In Three Parts Dead, Max Gladstone paints a picture of a fascinating world where gods are a commodity to be bought and sold, where “soulstuff” is the coin of the realm, and where knowledge of the Craft can be a key to immortality…of a sort.
The city of Alt Coulumb came out of the God Wars with one of its gods intact, Kos the Everburning. In return for the worship of his people, Kos provides heat and steam power to the citizens of Alt Coulumb; he is also the hub of a vast network of power relationships with other gods and god-like beings across the planet. Oh, and he has just died. If he isn’t revived in some form by the turn of the new moon, the city will descend into chaos and the finances of the globe will take a severe hit.
Tara Abernathy is a Craftwoman, one capable of manipulating the soulstuff that enlivens every person. With a little careful effort she can restore the recently dead to a kind of life; of course, it’s necessary to trim away the fiddly bits of the soul so as to leave energy for basic functions. When she is brought to Alt Coulumb by her mentor she assumes that the job will be to do much the same for Kos, stripping away the damaged identity and higher features of the personality and leaving a kind of spiritual machine that can do the essential work that Kos did. Something similar was done at the end of the God War to Kos’ dead consort Seris, who was responsible for civic order; the result was the cold, blind soul machine called Justice, whose unstoppable Blacksuits police the streets of Alt Coulumb.
But it seems that Kos the Everburning was forcibly extinguished, and it’s up to Tara to investigate the murder…while preventing her own destruction at the hands of her enemies. In a normal mystery it’s often useful to follow the money; in this case, Kos died because too much of his soulstuff was withdrawn by business partners at just the right moment. How was it engineered? And why was Kos weak enough to be vulnerable?
I’m always surprised when a fantasy author manages to come up with something I’ve not seen before, but Gladstone has done it. In this case, the nifty conceit is twofold. First, there’s the notion that spirit—soulstuff—can be manipulated technologically just as matter is manipulated. Manipulating soulstuff is how the gods of the nations do their thing, and being incredibly powerful beings of pure soulstuff they are naturally good at it. But some decades prior to the start of the book, human beings began to learn how to manipulate it themselves; this led to the God Wars, as the gods attempted to preserve their monopoly, and in the end to a new world order in which the men and women of the Craft work with soulstuff on a daily basis, and some of them, the Deathless Kings, are nearly divine in stature. Gods linger in some parts of the globe.
The second piece is the realization that economics still applies. A god derives power—soulstuff—from the worship of his believers. He provides services to them in return, which increases the amount of worship. A successful god is nothing more nor less than a going concern.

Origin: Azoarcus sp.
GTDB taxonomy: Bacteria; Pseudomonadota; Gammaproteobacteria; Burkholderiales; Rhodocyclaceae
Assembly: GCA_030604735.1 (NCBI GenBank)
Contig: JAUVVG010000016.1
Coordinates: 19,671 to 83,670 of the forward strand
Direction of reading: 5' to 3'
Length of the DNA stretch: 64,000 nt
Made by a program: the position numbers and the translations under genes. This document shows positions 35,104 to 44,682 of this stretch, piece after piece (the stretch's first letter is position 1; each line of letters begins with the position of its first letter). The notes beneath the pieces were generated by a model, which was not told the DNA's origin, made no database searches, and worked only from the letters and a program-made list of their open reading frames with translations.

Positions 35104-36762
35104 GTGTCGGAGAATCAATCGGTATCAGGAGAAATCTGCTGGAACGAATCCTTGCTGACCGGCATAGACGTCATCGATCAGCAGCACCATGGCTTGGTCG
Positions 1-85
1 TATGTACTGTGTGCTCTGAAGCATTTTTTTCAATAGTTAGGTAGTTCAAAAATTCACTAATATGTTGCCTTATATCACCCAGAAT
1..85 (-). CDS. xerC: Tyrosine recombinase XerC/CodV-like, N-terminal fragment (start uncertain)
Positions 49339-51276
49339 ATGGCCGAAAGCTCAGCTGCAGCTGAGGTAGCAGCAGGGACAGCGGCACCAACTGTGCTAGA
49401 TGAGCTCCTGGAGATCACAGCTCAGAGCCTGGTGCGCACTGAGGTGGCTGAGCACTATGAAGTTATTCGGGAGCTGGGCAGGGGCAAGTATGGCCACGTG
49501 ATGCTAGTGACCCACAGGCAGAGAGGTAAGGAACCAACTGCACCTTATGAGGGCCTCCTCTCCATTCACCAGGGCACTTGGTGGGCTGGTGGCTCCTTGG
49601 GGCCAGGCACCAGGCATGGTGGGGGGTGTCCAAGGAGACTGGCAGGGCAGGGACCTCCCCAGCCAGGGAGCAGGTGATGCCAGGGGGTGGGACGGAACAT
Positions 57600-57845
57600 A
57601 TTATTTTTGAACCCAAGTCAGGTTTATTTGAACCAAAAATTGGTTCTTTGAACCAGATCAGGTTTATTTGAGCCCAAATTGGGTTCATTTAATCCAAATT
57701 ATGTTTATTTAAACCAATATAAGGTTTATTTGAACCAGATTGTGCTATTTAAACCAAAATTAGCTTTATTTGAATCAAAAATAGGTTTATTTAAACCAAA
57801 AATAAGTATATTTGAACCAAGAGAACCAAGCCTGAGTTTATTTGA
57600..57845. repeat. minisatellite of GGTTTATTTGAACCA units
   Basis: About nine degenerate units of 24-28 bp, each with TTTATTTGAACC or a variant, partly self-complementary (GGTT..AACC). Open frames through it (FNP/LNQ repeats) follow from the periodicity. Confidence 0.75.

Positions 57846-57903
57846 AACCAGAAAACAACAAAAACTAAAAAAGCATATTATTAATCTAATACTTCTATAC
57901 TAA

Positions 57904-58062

Soulstuff represents value that is transferred between entities, based on agreements. And if agreements are broken, redress needs to be available. And so the whole legal machinery of contracts and accounting are brought to bear: in the new world order, there are judges, and courts, and contracts, and ledgers, and many other familiar terms…but the reality of them is weirdly and frighteningly different than you’d expect.This is the first book in a series, the Craft Sequence; I discovered it through Leah Libresco’s interview with Max Gladstone a week or so ago. I definitely intend to pick up the second book, Two Serpents Rise, which has just come out. However, I’ve a couple of bones to pick with Mr. Gladstone.
First, though I enjoyed Tara and the other primary viewpoint character, chain-smoking Novice Technician Abelard whose cigarette flames are an homage to his god, they always seemed a little distant. I didn’t identify with them or care as much about them as I would expect to in a book like this. I’m not sure how to fix it, but I think Gladstone needs to work on that.
Second, it’s not clear whether the book is set in a different world altogether, or on our world in the far future. It would seem to be the former, as we simply don’t have gods like Kos, who provides steam heat to his followers, or Selis, who polices the streets; we never have. Nor are there any place names that settle the question. On the other hand but most of the characters have names that wouldn’t look out of place in the town where I live. I found it a bit jarring.
Third, he’s got Bad Fantasy Church syndrome. Authors of fantasy novels always seem to use the Catholic Church as their template for creating any kind of religion whatever, ignoring the fact that Catholicism really is very unlike anything that came before it, or anything that has emerged subsequently that doesn’t derive from it. So the Church (the word itself is a purely Judaeo-Christian notion) of Kos is led by a Technician Cardinal who has spent much time hearing confessions, so we’re told. Why confessions? There’s no hint of an afterlife in this system; Kos is clearly a being of this world, not the next, and while he wants faithful devotion to him, there’s no obvious reason why he would be concerned in any other way with the morality of his followers. So why use Catholic categories? It’s lazy, is what it is.
But all that said, this is still an interesting tale, fascinating and chilling and surprising by turns, and while it has its flaws Gladstone definitely stuck the dismount. Recommended, if you like this sort of thing.